The Nile Delta: Oil & Gas Exploration Hot Spot of North Africa
For minnow and supermajor alike, the various plays of the Nile Delta continue to attract investment for major exploration campaigns through the downturn. The government of Egypt, along with the parastatal operators Tharwa and EGAS, have managed over time to maintain sufficient interest in the exploration upside via reasonable investment terms and a vibrant operating environment. Since the beginning of 2019 around 15 wells have been drilled onshore and seven offshore, mostly wildcat or near-field exploration, and ten large exploration licenses have been awarded offshore.
Deepwater Campaign Disappoints
In the 2000s Shell (partly with Petronas) carried out a major wildcat campaign on what was then the NEMED block, with at least seven wells coming up dry or with very thin gas pay. Comparing the Nile Delta to other mega-river deltas with very thick sedimentary columns, the supermajors expected a bonanza to be delivered in the deep water, in a similar vein to the Niger and US Gulf of Mexico (GoM). The Oligo-Miocene play does, of course, continue – perhaps as far as southern Israel and into the waters of southern Cyprus – but the charge and seal mechanism too often fails, at least at the scale required for commercial discoveries. The major exception to this was the 2015 Zohr discovery, which proved that source was not the main issue; up to 30 Tcf gas was trapped in a major Miocene carbonate reef build-up.
This discovery was enough to galvanize the large companies to remap the area for new leads. Interestingly, the acreage around Zohr – comprising the Shorouk Block (hosting Zohr itself) and the West and South Zohr Blocks – was not immediately drilled up. In fact, the North Port Fouad and Thekah concessions south-east of Zohr were ultimately relinquished. All of these blocks are yet to be evaluated with the drill bit, while carbonate reef build-up style traps have been tested, with mixed results, in Cypriot waters, namely, Glaucus and Delphyne (ExxonMobil), Onesiphorous (Total) and Calypso (Eni). This may be partly due to the high commercial value of the acreage post-Zohr, with new joint ventures taking too much time, but also the lessons from the NEMED campaign meant the non-reef play was still likely to disappoint.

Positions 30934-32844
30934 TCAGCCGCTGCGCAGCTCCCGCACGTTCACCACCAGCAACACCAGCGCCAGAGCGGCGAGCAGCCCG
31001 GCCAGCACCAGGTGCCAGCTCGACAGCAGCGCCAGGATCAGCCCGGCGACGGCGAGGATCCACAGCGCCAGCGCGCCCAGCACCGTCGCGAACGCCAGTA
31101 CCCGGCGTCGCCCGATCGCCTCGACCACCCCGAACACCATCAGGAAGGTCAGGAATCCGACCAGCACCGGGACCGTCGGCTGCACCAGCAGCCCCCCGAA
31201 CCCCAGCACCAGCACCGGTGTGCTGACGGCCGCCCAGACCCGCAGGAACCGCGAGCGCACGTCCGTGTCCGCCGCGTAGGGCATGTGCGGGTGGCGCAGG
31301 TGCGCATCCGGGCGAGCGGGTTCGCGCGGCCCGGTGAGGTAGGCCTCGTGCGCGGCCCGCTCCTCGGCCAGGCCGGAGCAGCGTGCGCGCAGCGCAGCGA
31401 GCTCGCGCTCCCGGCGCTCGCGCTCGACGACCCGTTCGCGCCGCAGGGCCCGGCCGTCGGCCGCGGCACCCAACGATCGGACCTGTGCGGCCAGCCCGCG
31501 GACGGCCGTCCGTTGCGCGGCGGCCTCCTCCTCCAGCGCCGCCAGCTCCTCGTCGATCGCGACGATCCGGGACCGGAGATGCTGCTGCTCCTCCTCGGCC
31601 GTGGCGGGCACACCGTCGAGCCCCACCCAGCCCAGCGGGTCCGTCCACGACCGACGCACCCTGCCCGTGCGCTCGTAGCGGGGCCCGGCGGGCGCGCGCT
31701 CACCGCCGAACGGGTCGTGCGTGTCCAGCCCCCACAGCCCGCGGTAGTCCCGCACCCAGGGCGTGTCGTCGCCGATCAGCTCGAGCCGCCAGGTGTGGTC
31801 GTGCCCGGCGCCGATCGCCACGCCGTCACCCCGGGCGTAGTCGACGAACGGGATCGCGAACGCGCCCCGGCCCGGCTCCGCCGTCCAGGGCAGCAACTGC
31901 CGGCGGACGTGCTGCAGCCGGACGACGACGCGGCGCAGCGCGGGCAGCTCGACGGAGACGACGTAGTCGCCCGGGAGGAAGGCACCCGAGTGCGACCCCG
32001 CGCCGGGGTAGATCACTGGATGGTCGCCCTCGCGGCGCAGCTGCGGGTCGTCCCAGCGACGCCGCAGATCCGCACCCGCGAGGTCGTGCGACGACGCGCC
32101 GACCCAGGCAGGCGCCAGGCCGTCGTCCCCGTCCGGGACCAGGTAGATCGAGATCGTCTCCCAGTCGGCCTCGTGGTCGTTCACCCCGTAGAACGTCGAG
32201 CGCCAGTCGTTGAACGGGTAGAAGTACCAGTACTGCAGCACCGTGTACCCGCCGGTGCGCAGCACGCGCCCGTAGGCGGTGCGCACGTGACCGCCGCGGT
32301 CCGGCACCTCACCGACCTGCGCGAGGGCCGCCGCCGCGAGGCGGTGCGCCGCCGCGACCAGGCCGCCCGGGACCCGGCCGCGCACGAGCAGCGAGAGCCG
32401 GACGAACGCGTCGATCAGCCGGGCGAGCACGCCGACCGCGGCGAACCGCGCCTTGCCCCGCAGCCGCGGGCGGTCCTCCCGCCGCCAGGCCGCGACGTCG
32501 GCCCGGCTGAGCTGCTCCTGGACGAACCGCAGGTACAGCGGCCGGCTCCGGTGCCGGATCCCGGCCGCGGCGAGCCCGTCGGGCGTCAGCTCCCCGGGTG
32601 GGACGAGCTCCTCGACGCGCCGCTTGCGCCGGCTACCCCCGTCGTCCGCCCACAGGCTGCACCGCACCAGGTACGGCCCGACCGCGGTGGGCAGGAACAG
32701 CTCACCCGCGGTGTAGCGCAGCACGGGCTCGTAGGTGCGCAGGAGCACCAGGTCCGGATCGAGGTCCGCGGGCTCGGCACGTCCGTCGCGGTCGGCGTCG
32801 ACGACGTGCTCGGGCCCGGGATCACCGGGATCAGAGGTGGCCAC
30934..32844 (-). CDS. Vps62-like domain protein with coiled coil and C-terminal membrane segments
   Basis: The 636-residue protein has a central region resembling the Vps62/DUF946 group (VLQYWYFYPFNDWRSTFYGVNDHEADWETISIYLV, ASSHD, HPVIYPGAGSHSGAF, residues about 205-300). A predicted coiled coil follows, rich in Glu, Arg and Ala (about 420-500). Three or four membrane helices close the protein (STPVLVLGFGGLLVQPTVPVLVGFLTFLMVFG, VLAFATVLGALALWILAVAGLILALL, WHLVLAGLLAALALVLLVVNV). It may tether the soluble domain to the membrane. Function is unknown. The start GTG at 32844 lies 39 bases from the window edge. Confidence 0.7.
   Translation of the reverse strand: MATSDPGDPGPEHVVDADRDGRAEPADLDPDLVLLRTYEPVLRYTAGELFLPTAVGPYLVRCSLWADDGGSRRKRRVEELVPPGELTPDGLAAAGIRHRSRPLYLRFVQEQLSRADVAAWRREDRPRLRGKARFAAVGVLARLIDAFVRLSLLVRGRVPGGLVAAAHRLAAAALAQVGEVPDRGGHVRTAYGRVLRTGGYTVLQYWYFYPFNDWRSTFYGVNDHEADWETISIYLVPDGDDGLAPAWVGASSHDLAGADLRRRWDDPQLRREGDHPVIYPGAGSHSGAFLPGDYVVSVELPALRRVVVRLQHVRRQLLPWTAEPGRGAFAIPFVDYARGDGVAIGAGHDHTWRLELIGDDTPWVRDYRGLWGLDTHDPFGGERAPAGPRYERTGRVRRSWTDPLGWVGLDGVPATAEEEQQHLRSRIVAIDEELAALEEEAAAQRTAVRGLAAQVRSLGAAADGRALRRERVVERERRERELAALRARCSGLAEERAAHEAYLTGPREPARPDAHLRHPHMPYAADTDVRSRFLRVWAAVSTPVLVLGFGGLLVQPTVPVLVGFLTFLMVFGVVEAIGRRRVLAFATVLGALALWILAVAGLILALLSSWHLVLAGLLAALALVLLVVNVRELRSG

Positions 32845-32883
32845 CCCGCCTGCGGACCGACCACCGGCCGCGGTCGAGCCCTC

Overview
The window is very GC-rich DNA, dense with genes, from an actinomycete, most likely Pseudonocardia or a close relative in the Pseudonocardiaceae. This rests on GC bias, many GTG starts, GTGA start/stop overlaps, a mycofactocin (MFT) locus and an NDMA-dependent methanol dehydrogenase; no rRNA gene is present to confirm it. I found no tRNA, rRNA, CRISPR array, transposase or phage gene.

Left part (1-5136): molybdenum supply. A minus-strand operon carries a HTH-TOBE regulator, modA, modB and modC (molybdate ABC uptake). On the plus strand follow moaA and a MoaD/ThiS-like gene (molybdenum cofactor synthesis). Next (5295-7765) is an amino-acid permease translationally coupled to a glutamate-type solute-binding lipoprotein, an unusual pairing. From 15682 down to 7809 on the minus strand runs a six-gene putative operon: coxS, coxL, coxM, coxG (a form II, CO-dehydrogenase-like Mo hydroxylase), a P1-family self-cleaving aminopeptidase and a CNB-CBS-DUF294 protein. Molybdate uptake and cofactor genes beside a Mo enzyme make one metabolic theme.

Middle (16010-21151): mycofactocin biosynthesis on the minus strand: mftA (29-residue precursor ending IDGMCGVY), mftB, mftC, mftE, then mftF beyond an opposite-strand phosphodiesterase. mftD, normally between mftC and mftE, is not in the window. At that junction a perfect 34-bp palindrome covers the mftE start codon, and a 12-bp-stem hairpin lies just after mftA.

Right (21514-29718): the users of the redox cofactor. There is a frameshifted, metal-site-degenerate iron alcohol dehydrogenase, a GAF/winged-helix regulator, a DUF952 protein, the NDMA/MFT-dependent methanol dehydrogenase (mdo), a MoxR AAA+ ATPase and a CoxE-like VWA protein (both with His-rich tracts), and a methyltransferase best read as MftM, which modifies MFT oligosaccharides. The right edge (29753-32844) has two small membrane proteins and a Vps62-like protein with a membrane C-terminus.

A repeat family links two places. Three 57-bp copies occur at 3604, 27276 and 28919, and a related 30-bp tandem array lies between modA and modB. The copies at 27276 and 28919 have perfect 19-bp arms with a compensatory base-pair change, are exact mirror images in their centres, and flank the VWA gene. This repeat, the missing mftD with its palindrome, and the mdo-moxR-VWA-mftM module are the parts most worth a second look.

Not to be put off , the supermajors did continue their efforts in 2019 and 2020 further east. At least three wells were drilled in the deepwater blocks, all failing to extend the deepwater/ distal delta play, perhaps stymied by a lack of major structuration there, although gentle compressional rollovers do exist. Similar size deltas have benefited from a major décollement surface, such as shale in the Niger Delta and salt in the GoM, creating many large structures. Energean’s Ameeq well recovered some gas but Nigma (Eni) and Merak (Dana Gas) were dry. Dana Gas’ next well, on the North El Arish block, will, however, test a large carbonate build-up: the Thuraya prospect.
Onshore and Shallow Water Win
Since these campaigns, the industry has firmly refocused on the onshore delta and the shallow water acreage in the offshore western Nile Delta. SDX Energy and Dana Gas have carried out successful campaigns onshore in the South Disouq and Balsam concessions respectively. Offshore, the 2019 Licensing Round finally delivered a huge payday for the government, with ten awards to the majors and supermajors. Winners include ExxonMobil, BP, Shell, Chevron/Noble and Apache.
Given the existing large gas developments nearshore at Temsah, Baltim, Nidoco, Rosetta, Burullus and North Alexandria, exploration companies are keen to extend the shallow water topset/proximal Oligo-Miocene delta play to the west. Recent reserves additions by Eni at Baltim SW and Bashrush (see article: Success for Shallow Water Bashrush Gas Discovery, Offshore Egypt) serve to reinforce this strategy for low risk exploration adjacent to established developments in the shallow and onshore Nile Delta.